In the midst of a Global Economic Crisis, both governments and investors are pondering the following question. What is the solution to the Global Financial Market Meltdown ? The think tank at The KIN Consulting and Research Services Company have spanned the globe searching for potential solutions. We have found one model that seems to be working in The Second Holiest City in Islam Al Medina.

Wadiah (Safekeeping)

In Wadiah, a bank is deemed as a keeper and trustee of funds. A person deposits funds in the bank and the bank guarantees refund of the entire amount of the deposit, or any part of the outstanding amount, when the depositor demands it. The depositor, at the bank's discretion, may be rewarded with a 'hibah' (gift) as a form of appreciation for the use of funds by the bank. In this case, the bank compensates depositors for the time-value of their money (i.e. pays interest) but refers to it as a "gift" because it does not officially guarantee payment of the gift.

Mudarabah (Profit Loss Sharing)

Mudarabah is an arrangement or agreement between a capital provider and an entrepreneur, whereby the entrepreneur can mobilise funds for its business activity. Any profits made will be shared between the capital provider and the entrepreneur according to an agreed ratio, where both parties share in profits and only capital provider bears all the losses if occurred. The profit-sharing continues until the loan is repaid. The bank is compensated for the time value of its money in the form of a floating interest rate that is pegged to the debtor's profits.


The Bank’s "Akar product" gives customers the opportunity to invest in property. Repayment to the bank can be in the form of installments structured over a certain period of time.


Murabaha contracts allow customers to purchase raw materials, capital goods and other consumables from local and international markets. These goods are first bought by the Bank for its account on orders of the customers by paying cash or through Letter of Credit (LCs) and then sold to the customers with a profit margin on a deferred payment basis. Deferred payments can be made to the bank in installments or in one lump sum.

Musharakah (Joint Venture)

Musharaka functions like a limited partnership between the Bank and customers who need to import certain goods and equipment, but do not possess sufficient funds to do so. In this type of transaction, the customer provides a portion of the funds and the Bank provides the remaining funds. The Bank then issues LCs to import the goods. When the goods arrive, there are three options available:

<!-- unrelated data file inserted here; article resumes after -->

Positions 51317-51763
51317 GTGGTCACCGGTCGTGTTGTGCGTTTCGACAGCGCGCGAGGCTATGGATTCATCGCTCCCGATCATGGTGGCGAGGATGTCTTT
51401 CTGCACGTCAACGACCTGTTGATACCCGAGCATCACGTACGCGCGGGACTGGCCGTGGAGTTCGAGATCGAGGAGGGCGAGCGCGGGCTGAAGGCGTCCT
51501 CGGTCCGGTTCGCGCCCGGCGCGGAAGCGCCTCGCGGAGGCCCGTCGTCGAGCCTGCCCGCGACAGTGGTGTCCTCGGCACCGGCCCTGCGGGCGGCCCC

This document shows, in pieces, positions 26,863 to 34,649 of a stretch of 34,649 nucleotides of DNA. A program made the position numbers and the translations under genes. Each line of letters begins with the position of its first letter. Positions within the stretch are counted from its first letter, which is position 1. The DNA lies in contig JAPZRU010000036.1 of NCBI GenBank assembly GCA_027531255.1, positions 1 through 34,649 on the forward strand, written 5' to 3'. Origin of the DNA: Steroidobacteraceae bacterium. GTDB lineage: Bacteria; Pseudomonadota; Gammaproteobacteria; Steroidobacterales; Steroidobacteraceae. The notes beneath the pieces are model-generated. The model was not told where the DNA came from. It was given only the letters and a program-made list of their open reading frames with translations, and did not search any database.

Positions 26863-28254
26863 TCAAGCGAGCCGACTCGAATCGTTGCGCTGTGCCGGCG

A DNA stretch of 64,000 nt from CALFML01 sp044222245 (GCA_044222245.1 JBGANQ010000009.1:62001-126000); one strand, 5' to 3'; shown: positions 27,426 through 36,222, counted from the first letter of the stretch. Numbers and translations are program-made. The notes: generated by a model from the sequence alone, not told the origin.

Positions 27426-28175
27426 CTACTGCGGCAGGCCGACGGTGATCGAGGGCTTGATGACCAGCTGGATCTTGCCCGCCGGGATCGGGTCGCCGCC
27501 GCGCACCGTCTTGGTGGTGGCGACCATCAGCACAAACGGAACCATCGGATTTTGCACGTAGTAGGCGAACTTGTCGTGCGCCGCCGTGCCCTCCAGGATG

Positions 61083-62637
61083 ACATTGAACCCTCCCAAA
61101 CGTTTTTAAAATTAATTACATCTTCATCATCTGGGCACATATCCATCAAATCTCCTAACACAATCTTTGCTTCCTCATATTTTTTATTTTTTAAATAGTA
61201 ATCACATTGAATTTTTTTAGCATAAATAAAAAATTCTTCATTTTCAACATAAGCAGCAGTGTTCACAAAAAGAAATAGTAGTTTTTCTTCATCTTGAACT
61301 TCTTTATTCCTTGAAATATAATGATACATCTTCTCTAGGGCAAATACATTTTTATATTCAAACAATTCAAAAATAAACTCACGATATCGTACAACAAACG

* The Bank sells its share in Musharaka to the customer in return for a cash payment or deferred basis at an agreed margin
    * The customer sells his share to the Bank in return for a cash payment or deferred basis
    * Both parties sell their shares in the market together


This product is suitable for financing large real estate projects. Under Istisnaa, the Bank arranges to build an asset or plant (the project) in accordance with the specifications requested by the customer. Upon completion, the asset will be delivered to the customer against deferred payment of the sale price.

Ijara (Fixed or Floating)

Ijara is a type of financial lease where the Bank would acquire certain assets or equipment and then lease the equipment back to customers for payment of rentals (fixed or floating) on monthly or half-yearly basis. At the end of the lease period, the ownership of the asset will be transferred to the customer upon payment of all dues.

Wakalah (Agency)

This occurs when a person appoints a representative to undertake transactions on his/their behalf, similar to a power of attorney.

Bai Al Ajel

Bai Al Ajel is a financing facility that provides cash to customers. The process involves selling the goods or commodities to customers, who later appoint the bank as the agent to sell the same goods in the market. The sale proceeds are then transferred to the customer. Payment for this facility is on a deferred basis and they can be made to the bank in installments or in one lump sum.

Takaful (Islamic Insurance)